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United States Court of Appeals, Fifth Circuit.

UNITED STATES of America, Plaintiff—Appellee, v. Michael PRINGLE, Defendant—Appellant.

No. 20-10774

Decided: February 17, 2021

Before Higginbotham, Smith, and Oldham, Circuit Judges. Stephen S. Gilstrap, Leigha Amy Simonton, Assistant U.S. Attorney, U.S. Attorney's Office, Northern District of Texas, Dallas, TX, for Plaintiff-Appellee Michael Pringle, Pro Se

Michael Pringle, federal prisoner #45052-177, moves to proceed in forma pauperis (“IFP”) in his appeal of the order denying his motion for compassionate release under the First Step Act of 2018, Pub. L. No. 115-391, 132 Stat. 5194 (2018), and 18 U.S.C. § 3582(c)(1)(A). By seeking leave to proceed IFP, Pringle challenges the district court's certification that his appeal is not taken in good faith. See Baugh v. Taylor, 117 F.3d 197, 202 (5th Cir. 1997).

Pringle contends, relying on United States v. Herrold (Herrold I), 883 F.3d 517, 519 (5th Cir. 2018) (en banc), vacated, ––– U.S. ––––, 139 S. Ct. 2712, 204 L.Ed.2d 1107 (2019), that his convictions of Texas burglary of a habitation and attempted burglary of a habitation no longer qualify as predicate offenses for purposes of the career-offender enhancement in U.S.S.G. § 4B1.1. Thus, Pringle posits that he had shown “extraordinary and compelling reasons” for compassionate release based on the decisional change in law made by Herrold I. § 3582(c)(1)(A)(i).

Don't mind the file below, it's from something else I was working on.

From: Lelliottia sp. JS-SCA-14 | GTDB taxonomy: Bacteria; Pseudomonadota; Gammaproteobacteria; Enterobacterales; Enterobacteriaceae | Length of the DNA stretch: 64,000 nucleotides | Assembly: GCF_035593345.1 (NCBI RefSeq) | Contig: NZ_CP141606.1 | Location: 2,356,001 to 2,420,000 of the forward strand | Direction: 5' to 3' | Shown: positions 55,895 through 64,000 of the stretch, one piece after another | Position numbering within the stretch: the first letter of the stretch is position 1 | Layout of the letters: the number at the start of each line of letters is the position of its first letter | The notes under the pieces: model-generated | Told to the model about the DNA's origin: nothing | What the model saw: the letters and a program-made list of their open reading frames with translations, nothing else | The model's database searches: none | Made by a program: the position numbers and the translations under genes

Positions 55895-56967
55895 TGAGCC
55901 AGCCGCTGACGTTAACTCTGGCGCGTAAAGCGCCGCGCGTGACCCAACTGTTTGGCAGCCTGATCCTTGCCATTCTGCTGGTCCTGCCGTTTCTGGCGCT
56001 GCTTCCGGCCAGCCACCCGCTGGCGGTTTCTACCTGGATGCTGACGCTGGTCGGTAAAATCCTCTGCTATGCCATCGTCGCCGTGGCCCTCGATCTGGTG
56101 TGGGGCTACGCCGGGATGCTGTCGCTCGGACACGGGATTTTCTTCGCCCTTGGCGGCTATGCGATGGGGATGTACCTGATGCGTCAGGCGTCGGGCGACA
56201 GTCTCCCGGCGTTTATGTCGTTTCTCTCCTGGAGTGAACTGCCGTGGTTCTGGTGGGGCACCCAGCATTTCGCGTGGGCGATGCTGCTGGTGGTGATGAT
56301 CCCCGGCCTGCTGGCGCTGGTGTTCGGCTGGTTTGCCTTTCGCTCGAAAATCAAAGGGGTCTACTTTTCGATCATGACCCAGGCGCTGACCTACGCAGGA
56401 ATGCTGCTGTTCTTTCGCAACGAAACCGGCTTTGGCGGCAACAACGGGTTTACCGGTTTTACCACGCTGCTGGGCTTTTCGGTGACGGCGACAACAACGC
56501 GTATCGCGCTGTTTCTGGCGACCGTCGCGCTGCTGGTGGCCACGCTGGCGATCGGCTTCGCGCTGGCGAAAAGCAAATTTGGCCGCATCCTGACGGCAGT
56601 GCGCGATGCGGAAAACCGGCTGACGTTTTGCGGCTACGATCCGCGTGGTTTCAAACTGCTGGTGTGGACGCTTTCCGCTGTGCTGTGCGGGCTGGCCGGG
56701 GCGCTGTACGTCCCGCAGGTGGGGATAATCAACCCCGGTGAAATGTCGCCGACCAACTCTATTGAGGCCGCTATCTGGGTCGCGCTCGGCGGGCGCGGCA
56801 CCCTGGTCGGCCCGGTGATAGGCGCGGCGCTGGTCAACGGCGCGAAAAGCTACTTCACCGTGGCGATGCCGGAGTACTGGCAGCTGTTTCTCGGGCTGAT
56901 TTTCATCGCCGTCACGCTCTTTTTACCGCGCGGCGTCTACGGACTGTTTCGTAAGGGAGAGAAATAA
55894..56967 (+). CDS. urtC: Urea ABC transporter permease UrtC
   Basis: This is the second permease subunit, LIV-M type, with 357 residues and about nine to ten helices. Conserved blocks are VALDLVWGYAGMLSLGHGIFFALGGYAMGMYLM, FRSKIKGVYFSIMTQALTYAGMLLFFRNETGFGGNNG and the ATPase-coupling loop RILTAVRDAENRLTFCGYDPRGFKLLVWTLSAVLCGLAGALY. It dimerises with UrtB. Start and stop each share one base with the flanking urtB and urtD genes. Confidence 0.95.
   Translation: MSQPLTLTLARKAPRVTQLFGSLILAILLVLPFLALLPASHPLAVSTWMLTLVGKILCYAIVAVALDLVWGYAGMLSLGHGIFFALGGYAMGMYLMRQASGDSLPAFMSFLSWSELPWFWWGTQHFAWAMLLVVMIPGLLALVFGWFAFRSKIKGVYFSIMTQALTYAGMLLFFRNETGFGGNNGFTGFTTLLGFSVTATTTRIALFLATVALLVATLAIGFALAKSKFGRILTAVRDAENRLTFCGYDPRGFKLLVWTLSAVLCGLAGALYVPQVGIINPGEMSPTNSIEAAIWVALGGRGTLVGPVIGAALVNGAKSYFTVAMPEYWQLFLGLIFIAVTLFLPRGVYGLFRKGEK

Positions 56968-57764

Even if a post-sentencing development in caselaw constituted an extraordinary and compelling reason for compassionate release under § 3582(c)(1)(A), Pringle's argument based on Herrold I is legally incorrect. This court has since held in United States v. Herrold, 941 F.3d 173, 177, 182 (5th Cir. 2019) (en banc) (Herrold II), cert. denied, ––– U.S. ––––, 141 S. Ct. 273, 208 L.Ed.2d 36 (2020), that Texas's burglary statute is indivisible and falls within the generic definition of burglary. Thus, contrary to Pringle's argument, his Texas convictions of burglary of a habitation and attempted burglary of a habitation still qualify as predicate offenses for purposes of the career-offender enhancement. Pringle therefore has not shown any basis for relief under § 3582(c), much less one that is “extraordinary and compelling.” § 3582(c)(1)(A)(i).

Because Pringle has failed to demonstrate that he will raise a nonfrivolous issue, his IFP motion is DENIED, and his appeal is DISMISSED as frivolous. See Baugh, 117 F.3d at 202 & n.24; 5th Cir. R. 42.2.



Per Curiam:* FN* Pursuant to 5th Circuit Rule 47.5, the court has determined that this opinion should not be published and is not precedent except under the limited circumstances set forth in 5th Circuit Rule 47.5.4.

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